In 2009, Sue Symons finished 7,000 hours of work on a series of illuminated and embroidered texts which celebrate the theme of creation. I was fortunate enough to catch sight of the original work at the Christian Resources Exhibition in May this year, and in the end I had to buy the book. I was supposed to be working on the Faraday Institute stand at the time, but the level of detail in the pictures made me want to pore over them. Each of the 42 panels brings part of the creation story to life with a beautifully drawn and coloured central piece and a sewn border. The work is painstakingly intricate, with plants and animals covering every available inch. The closer I look, even at the pieces that initially seem to be an abstract pattern, the more living detail I see.
I was initially very sceptical about the choice of the King James Version for this piece, but the more lyrical and slightly archaic language really does work as part of the illustrated whole. Everything is celebrated in turn, as the seemingly limitless variety and splendour of life on earth unfolds before my eyes. In a sense, the artist is riffing on the theme of creation, and that becomes more apparent as the book goes on. The whole text is repeated later on, wrapped around in a spiral among the foliage. The final page pans out to show the whole earth, suspended in space and pregnant with life. Several billion years is nothing to a God who creates on this scale.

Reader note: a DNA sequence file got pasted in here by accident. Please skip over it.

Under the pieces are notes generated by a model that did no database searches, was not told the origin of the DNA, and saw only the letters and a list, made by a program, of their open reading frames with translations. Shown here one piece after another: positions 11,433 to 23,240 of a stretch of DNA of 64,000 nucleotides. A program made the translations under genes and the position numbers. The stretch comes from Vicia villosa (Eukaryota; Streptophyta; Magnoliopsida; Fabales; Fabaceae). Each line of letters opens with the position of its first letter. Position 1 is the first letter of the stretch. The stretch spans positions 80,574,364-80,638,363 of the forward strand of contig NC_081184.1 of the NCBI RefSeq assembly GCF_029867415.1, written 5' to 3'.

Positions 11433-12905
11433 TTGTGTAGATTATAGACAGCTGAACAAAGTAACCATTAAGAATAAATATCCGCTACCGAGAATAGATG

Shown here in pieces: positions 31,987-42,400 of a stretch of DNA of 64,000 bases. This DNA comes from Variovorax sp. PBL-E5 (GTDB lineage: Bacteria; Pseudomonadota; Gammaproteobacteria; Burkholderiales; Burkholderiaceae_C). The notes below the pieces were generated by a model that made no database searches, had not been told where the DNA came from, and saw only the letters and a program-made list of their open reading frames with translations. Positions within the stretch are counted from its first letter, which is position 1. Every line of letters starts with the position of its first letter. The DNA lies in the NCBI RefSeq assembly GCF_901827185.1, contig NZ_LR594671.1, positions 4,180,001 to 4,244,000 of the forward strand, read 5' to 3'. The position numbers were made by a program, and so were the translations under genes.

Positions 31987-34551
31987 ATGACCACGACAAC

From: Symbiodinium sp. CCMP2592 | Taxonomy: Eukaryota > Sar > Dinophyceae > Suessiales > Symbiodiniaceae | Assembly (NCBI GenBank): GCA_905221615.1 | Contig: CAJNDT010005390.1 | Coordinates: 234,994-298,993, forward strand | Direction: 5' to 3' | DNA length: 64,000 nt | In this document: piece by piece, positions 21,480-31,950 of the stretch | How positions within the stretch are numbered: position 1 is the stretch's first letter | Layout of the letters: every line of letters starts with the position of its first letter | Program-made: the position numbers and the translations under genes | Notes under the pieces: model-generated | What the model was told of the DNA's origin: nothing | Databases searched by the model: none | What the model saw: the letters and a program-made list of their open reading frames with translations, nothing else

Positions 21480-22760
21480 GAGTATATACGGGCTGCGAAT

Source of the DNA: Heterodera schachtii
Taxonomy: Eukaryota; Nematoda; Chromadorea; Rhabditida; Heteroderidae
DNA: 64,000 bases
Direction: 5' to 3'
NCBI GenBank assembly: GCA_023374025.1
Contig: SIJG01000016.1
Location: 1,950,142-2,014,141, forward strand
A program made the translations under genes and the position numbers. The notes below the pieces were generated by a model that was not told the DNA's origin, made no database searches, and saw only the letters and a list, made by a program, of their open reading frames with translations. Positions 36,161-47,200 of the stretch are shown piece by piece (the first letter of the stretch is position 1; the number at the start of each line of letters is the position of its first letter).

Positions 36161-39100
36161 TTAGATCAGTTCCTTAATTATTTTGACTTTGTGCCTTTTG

In a sense, the text of the Genesis 1 creation story makes so much more sense in this context. The words may seem simple but they are steeped in meaning, and the creation they speak of is similarly complex and interwoven. There is an order to the story, just as there is order in the living world. The story is also personal, as God breathes life into everything, establishing humankind as his vice-regents over it all. We are to explore, benefit from, and take care of it everything. There is joy and delight in every detail and purpose of things.
Each page has its own theme and style within the overall style of the book, which in my mind reflects the different habitats on earth. Everything is being itself, doing its bit as part of its own ecosystem. All of creation is involved in God’s purposes and unfolding plans for creation. There is also creativity within creation itself as living things develop and evolve: diversity of form and colour, shape and pattern, behaviour and language. Everything is good, everything is provided for, and it everything has its own intrinsic value. Sue’s work demonstrates how creation is to be enjoyed for its own sake, revelling in every detail that shows itself to us.
There is an opportunity to host an exhibition of Creation: A Celebration in a public building in your local area. If you would like to do this, contact Bible Society for details.
Sue studied fine arts at Bath Academy of Art, followed by a teacher-training course where she specialised in needlework. She taught at schools in Wallingford and Malvern before moving to France for four years with her first husband and small child. She then spent sixteen years in British Columbia, Canada, where she taught further education classes and exhibited widely. In 2005 she returned to England, and now lives in Somerset, where she began work on her first book, One Man’s Journey to Heaven. The original artwork, now known as the Bath Abbey Diptychs, relates the life of Christ from Annunciation to Ascension.
The book, Creation: A Celebration, is available from Shepheard-Walwyn Publishers.